The Allendale had four holds and carried a lot of cargo. On one trip they filled the lower part of the holds with barrels of aviation fuel, and loaded ammunition on top of the barrels. “We carried kind of a delicate cargo.” The whole crew was holding their collective breath all the way to their destination.

He said that the food on board the ship was quite good and that they had “a hell of a good baker, when he was sober.” They also had ice cream. One day, Hugo recalled, “We were out in the Pacific someplace, I don’t remember where, and a squadron of PT boats came up and one of them radioed the ship and asked them if they could spare them some water because a PT boat doesn’t have anything aboard. I mean they’re living out of bags or whatever. Anyway they pulled alongside of us, so, they put a line overboard and gave them all the water they wanted. So they all stripped down and then took a shower right on the deck and then they gave ‘em a lot of food because we had three huge refrigerators. Big. I mean walk-in jobs. So they gave ‘em food and they gave ‘em ice cream. Unheard of in the Pacific!” laughed Hugo. “I’ll never forget that one.”

Showing us documents from WWII, Hugo showed what ribbons he was given for different engagements. They were the American Theater, Asiatic- Pacific, Philippine Liberation and Victory Medal World War II ribbons. He had two uniforms, one for regular duties and one for shore leave. The shore leave uniform was tailored to him and was better looking than the inspection uniform.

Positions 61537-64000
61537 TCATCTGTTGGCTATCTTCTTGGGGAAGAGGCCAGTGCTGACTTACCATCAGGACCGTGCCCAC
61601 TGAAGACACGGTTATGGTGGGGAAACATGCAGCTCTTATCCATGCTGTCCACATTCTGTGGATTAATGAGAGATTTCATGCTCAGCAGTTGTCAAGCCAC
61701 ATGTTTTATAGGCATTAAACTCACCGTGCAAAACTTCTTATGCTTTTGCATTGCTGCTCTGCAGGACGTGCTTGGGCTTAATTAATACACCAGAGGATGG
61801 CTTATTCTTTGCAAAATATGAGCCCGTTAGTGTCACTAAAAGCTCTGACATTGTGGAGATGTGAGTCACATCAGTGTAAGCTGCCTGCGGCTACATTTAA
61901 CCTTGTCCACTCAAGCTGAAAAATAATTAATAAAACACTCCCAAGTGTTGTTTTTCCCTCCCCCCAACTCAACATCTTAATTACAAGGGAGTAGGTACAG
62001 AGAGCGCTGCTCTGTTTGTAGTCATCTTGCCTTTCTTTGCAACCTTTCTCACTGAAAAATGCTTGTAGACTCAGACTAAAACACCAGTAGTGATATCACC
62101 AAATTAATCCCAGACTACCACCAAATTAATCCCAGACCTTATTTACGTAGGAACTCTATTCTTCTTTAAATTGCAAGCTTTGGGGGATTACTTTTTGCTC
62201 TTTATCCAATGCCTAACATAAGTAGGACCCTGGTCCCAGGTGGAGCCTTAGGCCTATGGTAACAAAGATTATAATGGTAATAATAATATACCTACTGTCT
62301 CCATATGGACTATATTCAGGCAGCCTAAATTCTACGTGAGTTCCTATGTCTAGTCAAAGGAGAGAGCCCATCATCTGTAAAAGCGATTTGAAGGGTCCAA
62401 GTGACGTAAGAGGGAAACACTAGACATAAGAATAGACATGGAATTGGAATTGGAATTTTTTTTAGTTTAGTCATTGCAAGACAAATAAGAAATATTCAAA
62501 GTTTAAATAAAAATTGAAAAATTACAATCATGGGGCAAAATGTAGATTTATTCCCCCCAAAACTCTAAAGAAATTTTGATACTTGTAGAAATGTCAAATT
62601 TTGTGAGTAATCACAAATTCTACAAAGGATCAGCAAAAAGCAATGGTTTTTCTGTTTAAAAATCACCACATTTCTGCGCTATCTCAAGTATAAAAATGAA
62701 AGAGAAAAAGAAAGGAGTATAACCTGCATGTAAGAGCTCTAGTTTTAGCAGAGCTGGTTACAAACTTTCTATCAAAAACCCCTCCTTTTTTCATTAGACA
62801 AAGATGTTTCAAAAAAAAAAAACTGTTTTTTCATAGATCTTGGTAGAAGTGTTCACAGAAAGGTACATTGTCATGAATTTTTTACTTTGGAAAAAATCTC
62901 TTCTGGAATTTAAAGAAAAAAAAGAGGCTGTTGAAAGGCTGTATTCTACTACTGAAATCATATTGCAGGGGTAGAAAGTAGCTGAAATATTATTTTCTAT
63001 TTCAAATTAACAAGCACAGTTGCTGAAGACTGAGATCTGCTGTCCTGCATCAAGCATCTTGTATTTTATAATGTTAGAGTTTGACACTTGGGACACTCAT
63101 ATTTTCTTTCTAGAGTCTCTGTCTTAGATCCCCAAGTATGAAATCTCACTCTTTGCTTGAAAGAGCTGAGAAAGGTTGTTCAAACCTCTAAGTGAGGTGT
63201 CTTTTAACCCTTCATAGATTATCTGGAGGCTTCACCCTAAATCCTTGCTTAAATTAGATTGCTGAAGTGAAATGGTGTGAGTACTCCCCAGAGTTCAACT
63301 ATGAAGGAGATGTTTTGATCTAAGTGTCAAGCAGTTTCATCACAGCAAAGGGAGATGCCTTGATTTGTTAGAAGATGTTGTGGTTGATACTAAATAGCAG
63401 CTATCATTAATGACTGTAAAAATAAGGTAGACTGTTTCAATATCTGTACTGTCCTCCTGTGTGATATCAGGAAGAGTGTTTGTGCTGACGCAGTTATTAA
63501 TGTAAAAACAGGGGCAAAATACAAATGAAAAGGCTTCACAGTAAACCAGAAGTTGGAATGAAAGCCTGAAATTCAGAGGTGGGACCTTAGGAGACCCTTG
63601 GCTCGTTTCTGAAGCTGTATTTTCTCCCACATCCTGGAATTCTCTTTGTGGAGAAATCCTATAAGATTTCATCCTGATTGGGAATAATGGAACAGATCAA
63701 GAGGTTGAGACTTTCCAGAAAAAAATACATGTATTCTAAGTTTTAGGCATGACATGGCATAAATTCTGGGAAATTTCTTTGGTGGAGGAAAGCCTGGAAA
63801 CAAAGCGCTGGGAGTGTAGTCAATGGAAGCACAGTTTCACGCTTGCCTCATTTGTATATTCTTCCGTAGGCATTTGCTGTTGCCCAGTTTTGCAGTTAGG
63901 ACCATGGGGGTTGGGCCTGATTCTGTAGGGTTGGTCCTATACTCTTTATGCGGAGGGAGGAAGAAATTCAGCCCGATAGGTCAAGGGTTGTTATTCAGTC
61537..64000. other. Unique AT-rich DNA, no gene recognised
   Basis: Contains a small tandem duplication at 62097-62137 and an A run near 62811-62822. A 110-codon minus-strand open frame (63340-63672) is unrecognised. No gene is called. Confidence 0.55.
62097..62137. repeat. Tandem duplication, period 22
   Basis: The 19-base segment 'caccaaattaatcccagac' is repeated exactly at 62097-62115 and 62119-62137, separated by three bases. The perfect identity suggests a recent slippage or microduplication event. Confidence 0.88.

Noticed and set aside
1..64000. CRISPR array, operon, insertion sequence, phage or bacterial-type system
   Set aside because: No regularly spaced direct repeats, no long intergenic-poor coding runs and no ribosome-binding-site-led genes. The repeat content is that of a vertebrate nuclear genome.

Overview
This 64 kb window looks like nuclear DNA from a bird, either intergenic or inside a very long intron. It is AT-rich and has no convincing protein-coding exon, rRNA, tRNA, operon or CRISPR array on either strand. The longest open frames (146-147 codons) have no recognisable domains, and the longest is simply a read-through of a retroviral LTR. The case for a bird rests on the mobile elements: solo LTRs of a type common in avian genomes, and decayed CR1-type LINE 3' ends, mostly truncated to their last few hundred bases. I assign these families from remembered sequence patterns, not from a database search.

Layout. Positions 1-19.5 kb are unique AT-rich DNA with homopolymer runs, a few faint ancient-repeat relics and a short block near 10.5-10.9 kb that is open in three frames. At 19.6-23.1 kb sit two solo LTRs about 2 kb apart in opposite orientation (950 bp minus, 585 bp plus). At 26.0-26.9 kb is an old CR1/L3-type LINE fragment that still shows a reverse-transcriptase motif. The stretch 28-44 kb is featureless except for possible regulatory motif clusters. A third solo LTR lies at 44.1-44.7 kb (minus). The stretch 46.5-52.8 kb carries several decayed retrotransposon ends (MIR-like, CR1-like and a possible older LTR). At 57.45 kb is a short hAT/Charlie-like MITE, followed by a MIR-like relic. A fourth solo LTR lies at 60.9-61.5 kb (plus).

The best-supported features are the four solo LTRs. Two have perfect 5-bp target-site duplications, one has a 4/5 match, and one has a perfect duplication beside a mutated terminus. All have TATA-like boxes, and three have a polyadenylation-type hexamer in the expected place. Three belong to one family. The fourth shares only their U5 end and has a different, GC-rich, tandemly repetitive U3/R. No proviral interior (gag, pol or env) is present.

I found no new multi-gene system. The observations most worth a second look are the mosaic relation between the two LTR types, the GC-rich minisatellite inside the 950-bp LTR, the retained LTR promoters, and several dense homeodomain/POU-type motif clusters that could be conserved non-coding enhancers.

Hugo still has the card that commemorates his having passed the equator. Hugo said that the Allendale passed the equator on its way to New Guinea, where it picked up Navy ex-prisoners. The Allendale brought them back to Hawaii “to fatten ‘em up… They were just skin and bones.” When the ship passed the equator the crew couldn’t have the usual ceremony because of the danger of submarine attack. They received the card nevertheless.

Near the end of the war the Allendale landed a lot of Marines at Okinawa. That was the first and last time Hugo saw the infamous Japanese Kamikaze aircraft. One time, he remembers, the Allendale was standing by about a mile from the beach when Hugo saw a kamikaze ram into two LSTs that were unloading troops. The ships were destroyed, or at least severely damaged. “That’s what the kamikazes were doing. Because that was their last stand. After that they were through.”

Luckily, the Allendale was never attacked. After Japan surrendered, the Allendale  was slated for decommissioning, and the ship headed to the east coast of the U.S. It traveled through the Panama Canal and up the Caribbean to Norfolk, Virginia where it was decommissioned. Hugo traveled back to California by train. In the period between the Allendale’s decommissioning and his discharge, he worked on a tug boat stationed in Yerba Buena Island. It was an old tug with a steam engine, and it was used to go to the different anchorages and pick up the sailors who were being processed at Treasure Island.

After the war, Hugo and his wife lived in Richmond and then San Francisco, finally settling in the house they still live in now in San Anselmo. Their children grew up there and now live in the Bay Area. After his discharge, Hugo first found work as an automotive machinist. He said that at that time there were no new cars available, “So everybody was fixing the old clunks!” He later worked for the city of San Francisco as a heavy-duty mechanic, repairing the bigger trucks. He retired from there.

Hugo now belongs to the Veterans of Foreign Wars and the American Legion. He recommended that young people learn computers and learn them well. He ended our interview by showing us a photo of the impressive dragster that his son built and now races. It appears that Hugo’s son has inherited his father’s talent with machinery. 

Interview by Michael Assmus on June 1, 2013.